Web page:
Rhetorical Analysis Of How To Get In By Susan Erdrich

Decent Essays
On December 2, 2016, in the opinion editorial, “How to Get In,” Susan Estrich, best-selling author and liberal columnist for the Creators, argues that hard work, not college acceptances, determine people’s future successes, challenging the notion that people’s opportunities and potentials are defined by the colleges they enter. Refuting the misconception that “getting into the right college is a meal ticket for life,” Estrich argues that GPA’s and LSAT’s may decide the difference between rejection and acceptance, but ultimately, tenacious hard work throughout life counts “for more than anything else,” before concluding that the “secret to a good application” is honesty and that, although she understands admissions can be partisan and erroneous through personal experience, in the end, she “did just fine”- an echoing sentiment to all prospective college applicants. Estrich…show more content…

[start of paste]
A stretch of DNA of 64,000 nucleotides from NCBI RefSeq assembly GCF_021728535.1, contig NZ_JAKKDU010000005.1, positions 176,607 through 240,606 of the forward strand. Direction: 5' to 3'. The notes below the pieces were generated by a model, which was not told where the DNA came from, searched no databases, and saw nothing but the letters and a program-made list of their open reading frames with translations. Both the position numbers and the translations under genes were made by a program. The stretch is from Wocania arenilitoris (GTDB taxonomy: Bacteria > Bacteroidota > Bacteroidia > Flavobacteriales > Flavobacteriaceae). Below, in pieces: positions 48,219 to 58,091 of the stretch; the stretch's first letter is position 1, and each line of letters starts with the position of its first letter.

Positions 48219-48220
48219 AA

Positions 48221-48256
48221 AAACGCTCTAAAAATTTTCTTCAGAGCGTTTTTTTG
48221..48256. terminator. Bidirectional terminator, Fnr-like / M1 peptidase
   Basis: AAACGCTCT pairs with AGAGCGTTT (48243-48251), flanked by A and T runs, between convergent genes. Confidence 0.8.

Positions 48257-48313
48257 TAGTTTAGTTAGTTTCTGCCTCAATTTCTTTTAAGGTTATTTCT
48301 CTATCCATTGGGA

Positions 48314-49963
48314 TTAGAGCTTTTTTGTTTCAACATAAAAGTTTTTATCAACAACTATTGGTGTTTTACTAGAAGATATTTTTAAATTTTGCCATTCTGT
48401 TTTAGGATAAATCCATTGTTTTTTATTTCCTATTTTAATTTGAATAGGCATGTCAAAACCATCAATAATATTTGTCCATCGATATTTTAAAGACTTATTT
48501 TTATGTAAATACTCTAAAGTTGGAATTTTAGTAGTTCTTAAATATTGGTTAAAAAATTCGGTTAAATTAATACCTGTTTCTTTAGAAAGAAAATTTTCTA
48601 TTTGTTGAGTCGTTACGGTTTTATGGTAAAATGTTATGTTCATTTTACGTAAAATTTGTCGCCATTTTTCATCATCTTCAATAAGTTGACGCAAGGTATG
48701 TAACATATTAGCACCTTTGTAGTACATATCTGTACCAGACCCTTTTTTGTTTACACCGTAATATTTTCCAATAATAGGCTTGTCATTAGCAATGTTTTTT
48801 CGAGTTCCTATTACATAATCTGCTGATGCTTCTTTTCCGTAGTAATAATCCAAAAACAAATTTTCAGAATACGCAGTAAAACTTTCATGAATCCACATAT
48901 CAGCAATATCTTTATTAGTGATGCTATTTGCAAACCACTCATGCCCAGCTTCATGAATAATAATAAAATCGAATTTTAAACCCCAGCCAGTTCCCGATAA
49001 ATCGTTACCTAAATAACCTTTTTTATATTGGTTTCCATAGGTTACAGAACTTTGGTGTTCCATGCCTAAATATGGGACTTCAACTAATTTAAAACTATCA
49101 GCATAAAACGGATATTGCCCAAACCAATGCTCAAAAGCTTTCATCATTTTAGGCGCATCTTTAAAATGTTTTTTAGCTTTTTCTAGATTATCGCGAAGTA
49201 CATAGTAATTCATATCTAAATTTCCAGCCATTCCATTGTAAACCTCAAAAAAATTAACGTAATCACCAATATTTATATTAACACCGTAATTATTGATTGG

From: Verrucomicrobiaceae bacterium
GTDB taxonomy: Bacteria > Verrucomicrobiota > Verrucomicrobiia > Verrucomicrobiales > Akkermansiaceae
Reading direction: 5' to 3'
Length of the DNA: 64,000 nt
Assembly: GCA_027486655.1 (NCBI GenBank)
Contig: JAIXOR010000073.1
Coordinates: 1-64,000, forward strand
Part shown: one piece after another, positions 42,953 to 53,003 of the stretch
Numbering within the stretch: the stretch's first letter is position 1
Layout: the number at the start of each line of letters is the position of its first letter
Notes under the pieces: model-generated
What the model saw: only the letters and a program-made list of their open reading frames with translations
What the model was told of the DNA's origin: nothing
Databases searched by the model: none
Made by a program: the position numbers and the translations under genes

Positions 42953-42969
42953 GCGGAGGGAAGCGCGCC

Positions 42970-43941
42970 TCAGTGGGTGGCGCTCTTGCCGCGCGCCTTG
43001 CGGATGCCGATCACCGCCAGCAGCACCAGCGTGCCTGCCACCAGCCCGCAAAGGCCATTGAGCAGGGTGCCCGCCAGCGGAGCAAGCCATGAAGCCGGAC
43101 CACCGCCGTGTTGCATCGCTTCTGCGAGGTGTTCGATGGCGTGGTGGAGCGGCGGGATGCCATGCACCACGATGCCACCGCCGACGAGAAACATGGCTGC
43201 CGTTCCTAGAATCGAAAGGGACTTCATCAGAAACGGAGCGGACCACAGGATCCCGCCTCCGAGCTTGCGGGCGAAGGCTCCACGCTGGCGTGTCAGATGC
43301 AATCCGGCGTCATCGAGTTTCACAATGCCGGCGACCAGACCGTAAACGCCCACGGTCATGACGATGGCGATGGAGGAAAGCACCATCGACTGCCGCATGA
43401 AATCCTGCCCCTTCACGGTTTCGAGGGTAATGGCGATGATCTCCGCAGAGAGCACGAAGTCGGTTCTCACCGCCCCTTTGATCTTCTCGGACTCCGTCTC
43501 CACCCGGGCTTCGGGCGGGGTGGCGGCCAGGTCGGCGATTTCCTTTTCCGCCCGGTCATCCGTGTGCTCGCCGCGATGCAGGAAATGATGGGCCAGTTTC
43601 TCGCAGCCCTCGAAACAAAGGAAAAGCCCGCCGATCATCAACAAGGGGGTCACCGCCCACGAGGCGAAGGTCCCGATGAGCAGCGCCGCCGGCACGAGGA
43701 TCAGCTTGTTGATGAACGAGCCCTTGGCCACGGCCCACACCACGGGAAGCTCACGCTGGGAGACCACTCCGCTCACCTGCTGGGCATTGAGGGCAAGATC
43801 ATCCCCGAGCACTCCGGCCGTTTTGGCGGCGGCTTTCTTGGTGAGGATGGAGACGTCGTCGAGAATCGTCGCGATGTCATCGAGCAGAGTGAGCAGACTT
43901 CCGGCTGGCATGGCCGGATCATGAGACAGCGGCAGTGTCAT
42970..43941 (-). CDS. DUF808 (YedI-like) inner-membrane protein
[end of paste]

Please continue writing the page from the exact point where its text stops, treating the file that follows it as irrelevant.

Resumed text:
Through colloquial, blunt, yet sincere language, Estrich establishes a conversational and empathetic tone that resonates with middle-class high school seniors who find themselves entangled in the inherently competitive process for elite colleges. Estrich utilizes succinct, emphatic syntax and series of asyndeton to argue that hard work defines people’s lifelong successes regardless of the colleges they enter, that resolute and steadfast work serves as a greater tool for people than anything else. Estrich incorporates terse, direct clauses to debunk the myth of college being “a meal ticket for life” with a wry “it isn’t.” Estrich’s brisk, seemingly dismissive two-word sentence serves a frank reminder to students that their lives exist outside the stress of college acceptance letters, urging for students to recognize that in hindsight, the prestige of their college does not solely determine whether they “get the interview(s).” Instead, Estrich claims, the “trick for getting in” is simply “work,” a word that shifts between the boundary of
Get Access